Appropriateness for Genomic Testing in HR+ Breast Cancer


Common scenarios for which genomic testing is recommended to aid in treatment decisions for patients with hormone receptor-positive breast cancer.

Kristie Kahl: When do you do genomic testing in your patients with HR+ breast cancer? Moreover, do you test all patients? And why or why not?

Lee Schwartzberg, MD, FACP: I have used genomic assays since they first came on the scene, and I have found them extremely helpful over the years. That said, I do not use them in every single patient with early-stage breast cancer. If a patient is not a candidate for chemotherapy, I do not use a genomic assay. That might be particularly at the extremes of age. Someone who had many comorbidities, was older, and had a small tumor certainly would not even consider chemotherapy in that case. Genomic assays have their most utility in cases where you are not sure if you are going to need chemotherapy. We give chemotherapy to essentially all HR+ [hormone receptor-positive] patients who have 4 or more positive nodes. That is not a setting that we use them. Even those that have bigger tumors and 1, 2, or 3 nodes we typically will err on the side of overtreatment and give chemotherapy because we do not want to miss an opportunity to help a patient in that setting. But the majority of early-stage breast cancers really are stage 1 or 2, and have either node-negative disease; have tumors that are small to intermediate size, and have sometimes 1 or 2 nodes positive. I find genomic assays extremely useful in that case to give me a more accurate prognosis for the individual patient. And two, to help me make the decision about chemotherapy. All the assays, and there are now several that are recognized by the NCCN [National Comprehensive Cancer Network], all of them are prognostic. Some of them are predictive for chemotherapy or predictive for extended adjuvant endocrine therapy utilization, which we’ll talk about.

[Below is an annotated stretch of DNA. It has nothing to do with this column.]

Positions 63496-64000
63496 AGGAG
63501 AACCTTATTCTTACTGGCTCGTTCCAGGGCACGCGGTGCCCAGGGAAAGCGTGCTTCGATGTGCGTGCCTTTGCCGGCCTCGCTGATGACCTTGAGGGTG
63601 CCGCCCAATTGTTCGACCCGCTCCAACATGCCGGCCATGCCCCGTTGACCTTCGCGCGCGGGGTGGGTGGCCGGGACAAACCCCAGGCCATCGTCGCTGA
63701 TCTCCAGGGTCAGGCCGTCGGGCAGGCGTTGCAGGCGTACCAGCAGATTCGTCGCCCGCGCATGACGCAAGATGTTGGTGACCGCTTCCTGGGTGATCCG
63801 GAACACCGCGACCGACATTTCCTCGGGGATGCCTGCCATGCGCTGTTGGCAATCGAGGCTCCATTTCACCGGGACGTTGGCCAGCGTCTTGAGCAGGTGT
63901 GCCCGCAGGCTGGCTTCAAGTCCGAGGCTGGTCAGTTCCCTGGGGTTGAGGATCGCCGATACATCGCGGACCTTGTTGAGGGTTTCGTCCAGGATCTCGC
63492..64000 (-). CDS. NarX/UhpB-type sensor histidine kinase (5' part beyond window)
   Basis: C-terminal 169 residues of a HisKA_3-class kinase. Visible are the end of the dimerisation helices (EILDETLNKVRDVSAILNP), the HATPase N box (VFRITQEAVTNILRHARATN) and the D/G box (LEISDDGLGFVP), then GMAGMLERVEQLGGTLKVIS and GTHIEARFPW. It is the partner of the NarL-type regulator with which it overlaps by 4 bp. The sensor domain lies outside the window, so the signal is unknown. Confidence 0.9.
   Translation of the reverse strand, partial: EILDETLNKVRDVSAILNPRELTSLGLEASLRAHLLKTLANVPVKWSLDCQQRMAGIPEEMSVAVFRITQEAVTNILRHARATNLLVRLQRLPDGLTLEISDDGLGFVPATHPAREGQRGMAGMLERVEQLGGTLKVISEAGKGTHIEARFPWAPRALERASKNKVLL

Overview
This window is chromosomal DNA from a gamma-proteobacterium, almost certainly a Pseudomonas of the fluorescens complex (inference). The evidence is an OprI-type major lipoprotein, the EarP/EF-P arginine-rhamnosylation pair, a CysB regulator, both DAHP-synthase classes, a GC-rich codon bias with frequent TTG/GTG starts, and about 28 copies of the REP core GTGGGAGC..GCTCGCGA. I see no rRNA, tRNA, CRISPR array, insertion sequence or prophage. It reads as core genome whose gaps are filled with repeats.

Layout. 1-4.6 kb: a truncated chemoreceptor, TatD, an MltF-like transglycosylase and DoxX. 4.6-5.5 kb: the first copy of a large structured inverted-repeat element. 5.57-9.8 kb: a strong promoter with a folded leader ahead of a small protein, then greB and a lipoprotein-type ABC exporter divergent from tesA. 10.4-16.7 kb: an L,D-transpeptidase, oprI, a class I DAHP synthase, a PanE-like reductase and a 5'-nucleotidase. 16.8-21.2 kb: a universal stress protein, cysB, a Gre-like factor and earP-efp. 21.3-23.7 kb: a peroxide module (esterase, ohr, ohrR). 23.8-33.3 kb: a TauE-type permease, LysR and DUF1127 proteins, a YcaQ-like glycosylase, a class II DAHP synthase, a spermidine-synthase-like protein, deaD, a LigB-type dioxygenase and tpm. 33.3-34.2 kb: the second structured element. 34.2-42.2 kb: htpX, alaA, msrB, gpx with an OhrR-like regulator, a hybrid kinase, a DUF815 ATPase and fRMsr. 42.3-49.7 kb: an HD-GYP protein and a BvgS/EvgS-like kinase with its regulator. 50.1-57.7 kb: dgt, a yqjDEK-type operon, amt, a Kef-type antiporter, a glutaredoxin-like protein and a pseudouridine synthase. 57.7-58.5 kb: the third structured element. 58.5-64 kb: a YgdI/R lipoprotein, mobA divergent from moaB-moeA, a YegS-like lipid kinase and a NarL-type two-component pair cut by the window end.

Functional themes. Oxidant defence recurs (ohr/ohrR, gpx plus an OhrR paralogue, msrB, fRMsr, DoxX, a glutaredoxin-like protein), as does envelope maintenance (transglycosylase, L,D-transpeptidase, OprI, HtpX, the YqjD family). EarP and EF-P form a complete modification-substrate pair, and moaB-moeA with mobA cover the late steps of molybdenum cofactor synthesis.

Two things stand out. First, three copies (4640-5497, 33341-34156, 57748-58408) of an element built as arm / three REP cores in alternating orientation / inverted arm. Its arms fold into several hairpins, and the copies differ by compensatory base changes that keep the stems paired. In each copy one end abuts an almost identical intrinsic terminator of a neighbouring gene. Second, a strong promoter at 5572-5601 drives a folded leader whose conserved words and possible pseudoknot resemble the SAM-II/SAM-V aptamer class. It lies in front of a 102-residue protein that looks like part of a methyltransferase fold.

Transcript edited for clarity.

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